Too hot for TV is just too hot
Who would have thought it? With the release of Too Hot for TV, entertainment mogul Puff Daddy's choreographed, synthesized and scripted da Band has managed to produce a debut album that surpasses my expectations and the expectations of everyone else, I'm sure. Just three seasons after being selected out of a pool of 40,000 on MTV's hit show, Making the Band (Part II), this group of six very different people has come together over some very nice tracks and made Puffy quite a bit of money, selling over 500,000 records.
Undoubtedly the most diverse rap group out today, da Band provides a new twist for listeners. Personally, I am excited to hear so many different styles and influences crammed into one round disc. I've been waiting for a CD like this for a very long time. The way I see it, Too Hot for TV is like a mix without the jumble and confusion. In their own words, da Band fuses the styles of "Babs from Brooklyn…Chopper City straight outta New Orleans…the infamous Freddy P. from the Mia…Sarah Stokes with that Midwest swing…Dylan Dillinger and…E. Ness, that Philly cat," to create one of the most interesting CDs I've ever heard.
Meet da Band
Babs Bunny of Brooklyn imparts the most surprising performance of all, doing everything from singing on "I Like Your Style" to the grittiest of rapping just about everywhere else. Her vocals are on point and better; she has to be the first female rapper I've ever heard who comes across on the same lyrical level (maybe higher) as her male counterparts. Babs is "what's up, doc!"
Chopper City is everyone's favorite kid from the show. On the CD, he brings more southern flavor than Popeye's. His style is nothing new really, but the effect created when that distinctive style is mixed with everyone else's sounds new and makes Choppa' a valuable component.
Plainly, we need more from Dylan. Without any exaggeration, he has to be one of the best dancehall talents out there. Why isn't he in every song? Just hearing this guy's voice drives listeners to a whole "nutha level." I found myself doing the running man in Latin class one day, right after he exploded into my headphones on "Tonight." His confinement to singing hooks and short three line verses leaves listeners in great want of more.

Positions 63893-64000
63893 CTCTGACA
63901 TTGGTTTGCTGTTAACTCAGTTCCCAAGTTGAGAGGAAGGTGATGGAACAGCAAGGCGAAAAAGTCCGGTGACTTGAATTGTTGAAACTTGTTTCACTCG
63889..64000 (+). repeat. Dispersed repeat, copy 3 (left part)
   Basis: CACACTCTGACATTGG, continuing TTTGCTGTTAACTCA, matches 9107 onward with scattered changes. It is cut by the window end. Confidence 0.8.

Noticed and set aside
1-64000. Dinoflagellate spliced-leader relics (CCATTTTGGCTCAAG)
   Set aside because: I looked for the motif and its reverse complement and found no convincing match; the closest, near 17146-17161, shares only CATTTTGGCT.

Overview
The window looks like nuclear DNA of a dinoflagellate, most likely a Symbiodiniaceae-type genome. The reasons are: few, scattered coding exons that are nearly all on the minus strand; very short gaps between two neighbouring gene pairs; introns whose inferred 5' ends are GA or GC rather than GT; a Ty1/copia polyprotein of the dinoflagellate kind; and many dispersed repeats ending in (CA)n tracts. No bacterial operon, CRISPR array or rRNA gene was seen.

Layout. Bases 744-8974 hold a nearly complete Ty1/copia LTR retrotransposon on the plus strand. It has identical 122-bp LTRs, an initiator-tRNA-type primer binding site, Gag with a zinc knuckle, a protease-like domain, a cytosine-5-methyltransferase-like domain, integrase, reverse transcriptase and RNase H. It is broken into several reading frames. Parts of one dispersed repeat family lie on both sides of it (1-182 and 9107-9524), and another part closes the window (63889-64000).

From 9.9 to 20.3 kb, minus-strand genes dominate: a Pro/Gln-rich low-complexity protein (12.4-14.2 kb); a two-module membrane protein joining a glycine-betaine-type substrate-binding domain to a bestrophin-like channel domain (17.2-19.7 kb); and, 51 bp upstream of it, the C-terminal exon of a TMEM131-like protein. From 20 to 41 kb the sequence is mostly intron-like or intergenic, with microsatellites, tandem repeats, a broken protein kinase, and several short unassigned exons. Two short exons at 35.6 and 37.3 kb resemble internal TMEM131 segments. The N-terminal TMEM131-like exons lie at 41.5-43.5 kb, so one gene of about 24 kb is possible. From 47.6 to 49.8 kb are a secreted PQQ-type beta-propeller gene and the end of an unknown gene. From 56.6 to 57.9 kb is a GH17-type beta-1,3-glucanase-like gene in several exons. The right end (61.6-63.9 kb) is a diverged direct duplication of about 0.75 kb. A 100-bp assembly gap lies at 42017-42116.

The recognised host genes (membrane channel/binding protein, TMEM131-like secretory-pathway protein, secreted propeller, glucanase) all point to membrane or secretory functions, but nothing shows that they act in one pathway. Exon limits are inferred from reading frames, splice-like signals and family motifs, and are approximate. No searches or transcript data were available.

Freddy is probably the most unique character on the album. While he doesn't stand out lyrically, his voice is one of the most distinctive I've ever heard. He manipulates his "uhhs" and "yeaahs" to the point where I find myself trying to imitate. Unfortunately, his voice is made for it when mine isn't. Frederick serves up his words with just an extra bit of garnish, something that distinguished him on the show as well.
Singer Sarah Stokes provides the smoothness that counters Fred's gravelly delivery. Though not extraordinary, her singing is precise and expressive. Most importantly, her singing displays progress. Ever since she was first introduced on the show, her voice and her technique have improved dramatically and continue to do so. Watch out for her.
Eliot Ness is the lyricist. Diddy considers him the leader of the group, probably because he reminds him of his late friend, the Notorious BIG. Ness is relaxed in his delivery yet focused with his lyrics, presenting words that are clever and insightful. In the intro song, "My Life," he writes "white-collar criminals climb the corporate ladder/while [guys] like me gotta sell coke to crackers/risking my freedom/boxed up, missing a season/it's a setup, hypothetically speaking." Realistically speaking, he is a skillful writer with the full potential to climb up the corporate ladder himself.
Meet the Man
As their producer, Puff Daddy's importance to the band is undeniable, but his presence on the CD is a bit much. On average, Puffy can be heard every second song, singing his own praises and promoting the band, even though he neither raps nor sings. In fact, he is so vocal, I found myself wondering whether he might have actually said more, word-wise, than Dylan over the course of the album.
Go Get It!
Besides the numerous tantalizing beats, which boast producers like Wyclef Jean, Tony Dofat and Trackmasters, the album features numerous songs with original concepts. One track, entitled "Cheers to Me, Mr. Bentley," features Puff Daddy's personal assistant, Mr. Bentley, the unlikeliest of rappers, rapping. What really distinguishes this song though is Bentley's uncharacteristic rapping style, which comes across more as a rhythmic monologue than anything else.
Another creative song, "Do You Know," features all six members of the band acting out a dialogue in song format, a technique that I've never seen attempted (on a rap CD anyway) with so many people. The attempt comes off beautifully, and, under the musical guidance of Wyclef Jean, the track turns out neither jumbled nor inconsistent.
Overall, Too Hot for T.V. is worth the money you push over the counter for it. A mixture of high-quality instrumentals and creative concepts create a polished and effective album. Honestly, I don't blame Puffy for wanting to put his voice on this CD; it's just as hot as the title warns.
Kedamai Fisseha. Kedamai Fisseha sorely misses the computer lab where Silver Chips was born and is daily reborn. He is currently living and writing from London, England where he is glad for the chance to continue his participation in the organization. More »